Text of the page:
Whence comes the boom? Here, here comes the boom. This and other great existential questions of our time are at last answered in Kevin James's new mixed martial arts comedy, the appropriately titled Here Comes the Boom.
Other questions may vault from the mind like so many lumps on a concussed lunk's skull. What's it about? And why? You're on your own for the latter, but as for the former:
James plays Scott Voss, a negligent and uninterested teacher at a failing public high school. When the student orchestra program is defunded, Voss begins moonlighting as a mixed martial arts fighter to pay its bills, while also courting a beautiful nurse (Salma Hayek) though persistent workplace sexual harassment.
Henry Winkler plays the orchestra's prissy conductor and the cast is rounded out by reigning luminaries of MMA, identifiable in that they are the only people on screen other than James who do not appear on loan from a mouthwash commercial.
Ours is not to ask why MMA fighting is Scott's solution to a problem for which there is no evidence he'd even care to solve (other than that Germany is clamoring for another Kevin James film and English isn't necessary to understand a shirtless fat man getting kicked in the face). Unlikely as a solution as it is, Scott laments, "This wasn't plan A but I don't know what else to do." Except that it absolutely was plan A; at no point does he consider any solution other than having the stuffing knocked out of him by a succession of increasingly tattooed pain machines.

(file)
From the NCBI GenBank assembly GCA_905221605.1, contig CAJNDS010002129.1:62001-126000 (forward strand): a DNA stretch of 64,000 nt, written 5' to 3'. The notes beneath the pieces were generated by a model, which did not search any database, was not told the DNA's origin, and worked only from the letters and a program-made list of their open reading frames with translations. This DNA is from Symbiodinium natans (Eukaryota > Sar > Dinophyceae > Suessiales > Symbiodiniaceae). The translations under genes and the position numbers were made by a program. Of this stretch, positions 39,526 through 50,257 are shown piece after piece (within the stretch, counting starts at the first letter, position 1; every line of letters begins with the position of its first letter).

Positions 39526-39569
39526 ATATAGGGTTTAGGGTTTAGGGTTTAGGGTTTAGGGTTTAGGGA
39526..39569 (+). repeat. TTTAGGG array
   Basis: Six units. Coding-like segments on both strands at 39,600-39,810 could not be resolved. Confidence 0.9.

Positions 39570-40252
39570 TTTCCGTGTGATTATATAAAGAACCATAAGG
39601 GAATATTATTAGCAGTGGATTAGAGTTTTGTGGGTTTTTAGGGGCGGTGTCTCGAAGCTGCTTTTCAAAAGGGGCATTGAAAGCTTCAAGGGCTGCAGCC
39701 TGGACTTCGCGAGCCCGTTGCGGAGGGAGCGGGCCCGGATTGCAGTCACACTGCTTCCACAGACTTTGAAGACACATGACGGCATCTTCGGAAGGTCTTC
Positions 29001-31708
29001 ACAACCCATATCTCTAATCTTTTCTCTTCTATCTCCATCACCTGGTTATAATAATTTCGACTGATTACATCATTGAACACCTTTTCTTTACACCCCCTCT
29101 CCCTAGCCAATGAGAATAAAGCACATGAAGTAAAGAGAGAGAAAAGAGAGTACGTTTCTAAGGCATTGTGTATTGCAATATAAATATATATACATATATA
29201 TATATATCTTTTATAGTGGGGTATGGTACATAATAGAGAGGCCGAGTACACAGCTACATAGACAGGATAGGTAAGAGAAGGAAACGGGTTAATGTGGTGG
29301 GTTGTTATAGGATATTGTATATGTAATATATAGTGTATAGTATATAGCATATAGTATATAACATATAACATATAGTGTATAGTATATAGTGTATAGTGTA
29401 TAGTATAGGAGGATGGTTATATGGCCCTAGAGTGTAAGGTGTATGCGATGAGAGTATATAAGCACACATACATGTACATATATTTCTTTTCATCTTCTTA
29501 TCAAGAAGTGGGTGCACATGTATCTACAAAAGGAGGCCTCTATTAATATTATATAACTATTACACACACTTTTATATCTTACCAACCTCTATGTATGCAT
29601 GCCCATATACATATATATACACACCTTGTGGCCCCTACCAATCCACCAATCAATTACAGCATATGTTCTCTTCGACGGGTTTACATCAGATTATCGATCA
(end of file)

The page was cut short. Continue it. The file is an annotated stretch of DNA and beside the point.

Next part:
And there were options. The orchestra sounds far better than what most underfunded high school programs could produce and is nearly indistinguishable from the professional orchestra that soundtracks the movie. The students could have hired out their services to score inspirational sports comedies, for example. Or, Scott could have done an independent assessment of the school budget to see what other adjustments could be made. This, however, may have been too similar to the plot of the next Tyler Perry film.
Aside from a cut by his eye that gives him an excuse to see Hayek's nurse, a bruise on his leg that gives him an excuse to see Hayek's nurse and a dislocated shoulder that gives us an excuse to see Hayek resetting it in a low-cut top, Scott spends most of the film getting bludgeoned without receiving so much as a scratch. Would that our educational system were so resilient.
James appears to do be doing most of his own stunts, a notable exception coming early in the film when it seems that a helmeted Andrej Pejic (you know, the androgynous supermodel) doubles for James during a motorcycle jump. The fights are choreographed and shot exceptionally well which, while not necessary in a comedy, is a nice thing to see at the cinema, especially after Taken 2 in which Liam Neeson hunts down and violently kills every last decent film editor in Hollywood.
Here Comes the Boom was made with the full cooperation of the UFC. Given that Battleship was made with the US Navy and featured aliens and Midshipman Rihanna, this doesn't mean much. What we do get, however, are cameos from UFC personages like ring doctor Stitch ("Hey, you're Stitch!" Scott announces for our benefit) and star commentator Joe Rogan.